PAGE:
Process issues highlighted• Design clarity – need to revisit some of the key Agile principles – Agile does not mean ignoring design! – Not defining use cases prior to some of the development – Some development started prior to deciding what was needed • Portfolio planning exercise will help• Leaner - 1 month iterations a real challenge – Many more smaller Epics and Stories – Many more reviews – Need to turn work around much more quickly – Fine balance required • Identified we need to streamline some of our process • Still need to maintain control – reasons of audit – Harder to control technical debt
SummaryWaterfall to Agile • Does not have to be new, small, co-located teams is possible for • Expect teething problems – generally not difficult to fix Enterprise Systems • Be careful of falling back into old habits Adopting Agile • Necessity for some aspects of Agile adoptiontooling provides • Support of evangelists / senior management are key a catalyst for change • Re-examines processes in a new way Be Agile in • Possible to stage adoption of both Agile and tooling adopting Agile • Does not have to be for all aspects e.g. SCM and the tooling changes • Plan ahead - For architectural design and configuration
Important... if there is one thing to remember Learn from what has gone before!To quote from the book “Disciplined Agile Delivery” by Scott Ambler and Mark Lines:"Although people are the primary determinant of success for IT projects, in mostsituations it isn’t effective to simply put together a good team of people and let themloose on the problem at hand. If you do this the teams run several risks, includinginvesting significant time in developing their own processes and practices, in identifyingthe wrong processes and practices, in not identifying the right processes and practices,and in tailoring those processes and practices ineffectively. In other words, people arenot the only determinant of success. The DAD process framework provides coherent,proven advice that agile teams can leverage and thereby avoid or at least minimise therisks described above. "
Important...• Books to consider – Agile Estimating and Planning by Mike Cohn – Disciplined Agile Delivery by Scott Ambler and Mark Lines – Scaling Software Agility by Dean Leffingwell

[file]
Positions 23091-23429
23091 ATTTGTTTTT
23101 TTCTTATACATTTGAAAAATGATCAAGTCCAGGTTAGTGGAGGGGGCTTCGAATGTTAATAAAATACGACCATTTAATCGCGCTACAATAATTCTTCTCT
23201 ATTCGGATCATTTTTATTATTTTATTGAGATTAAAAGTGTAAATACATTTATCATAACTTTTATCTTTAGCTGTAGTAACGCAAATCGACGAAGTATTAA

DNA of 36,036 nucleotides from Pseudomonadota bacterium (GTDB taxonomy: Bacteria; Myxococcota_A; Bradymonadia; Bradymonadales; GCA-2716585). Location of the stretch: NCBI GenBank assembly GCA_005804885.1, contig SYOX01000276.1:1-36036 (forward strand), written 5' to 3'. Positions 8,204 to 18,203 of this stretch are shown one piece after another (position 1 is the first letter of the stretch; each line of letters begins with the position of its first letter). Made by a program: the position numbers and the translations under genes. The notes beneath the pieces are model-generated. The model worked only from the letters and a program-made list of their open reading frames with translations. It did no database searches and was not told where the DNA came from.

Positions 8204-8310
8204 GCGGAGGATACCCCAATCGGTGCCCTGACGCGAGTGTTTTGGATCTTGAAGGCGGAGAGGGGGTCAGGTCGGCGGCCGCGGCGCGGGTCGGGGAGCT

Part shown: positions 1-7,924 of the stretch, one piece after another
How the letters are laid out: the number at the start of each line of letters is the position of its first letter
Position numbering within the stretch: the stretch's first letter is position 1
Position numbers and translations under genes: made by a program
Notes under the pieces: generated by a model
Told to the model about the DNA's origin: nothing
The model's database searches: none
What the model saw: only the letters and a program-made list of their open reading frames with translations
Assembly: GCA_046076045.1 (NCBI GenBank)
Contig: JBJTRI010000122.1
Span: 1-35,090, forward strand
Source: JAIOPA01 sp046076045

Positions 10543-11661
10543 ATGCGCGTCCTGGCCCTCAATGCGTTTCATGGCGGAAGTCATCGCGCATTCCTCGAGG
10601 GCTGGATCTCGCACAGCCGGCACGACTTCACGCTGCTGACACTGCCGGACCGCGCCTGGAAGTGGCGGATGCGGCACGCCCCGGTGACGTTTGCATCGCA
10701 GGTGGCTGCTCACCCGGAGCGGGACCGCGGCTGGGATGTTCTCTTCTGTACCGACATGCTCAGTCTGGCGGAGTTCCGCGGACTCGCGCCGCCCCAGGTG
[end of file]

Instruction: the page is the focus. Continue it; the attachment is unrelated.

The Agile Scaling Model (ASM) • Disciplined Agile Delivery (DAD) when one or more scaling factors apply – Large team size Agility – Geographic distribution – Regulatory compliance @ – Domain complexity Scale – Organization distribution – Technical complexity – Organizational complexity – Enterprise discipline • Basic Disciplined Agile Delivery for the Enterprise Discplined – Risk + Value Driven Lifecycle Agile – Self organisation within appropriate governance framework – Full delivery lifecycle Delivery • Agile Development. For example, Scrum, Lean, XP and Agile Modelling – Value driven lifecycle Core Agile – Self organising teams Development – Focus on construction
The Agile Manifesto We are uncovering better ways of developing software by doing it and helping others do it. Through this work we have come to value: Individuals and interactions over processes and tools Working software over comprehensive documentation Customer collaboration over contract negotiation Responding to change over following a plan
The 12 Principles behind the Agile Manifesto1. Our highest priority is to satisfy the customer through early and continuous delivery of valuable software2. Welcome changing requirements, even late in development. Agile processes harness change for the customers competitive advantage3. Deliver working software frequently, from a couple of weeks to a couple of months, with a preference to the shorter timescale4. Business people and developers must work together daily throughout the project5. Build projects around motivated individuals. Give them the environment and support they need, and trust them to get the job done6. The most efficient and effective method of conveying information to and within a development team is face-to-face conversation7. Working software is the primary measure of progress8. Agile processes promote sustainable development. The sponsors, developers, and users should be able to maintain a constant pace indefinitely9. Continuous attention to technical excellence and good design enhances agility10. Simplicity--the art of maximizing the amount of work not done--is essential11. The best architectures, requirements, and designs emerge from self-organizing teams12. At regular intervals, the team reflects on how to become more effective, then tunes and adjusts its behavior accordingly.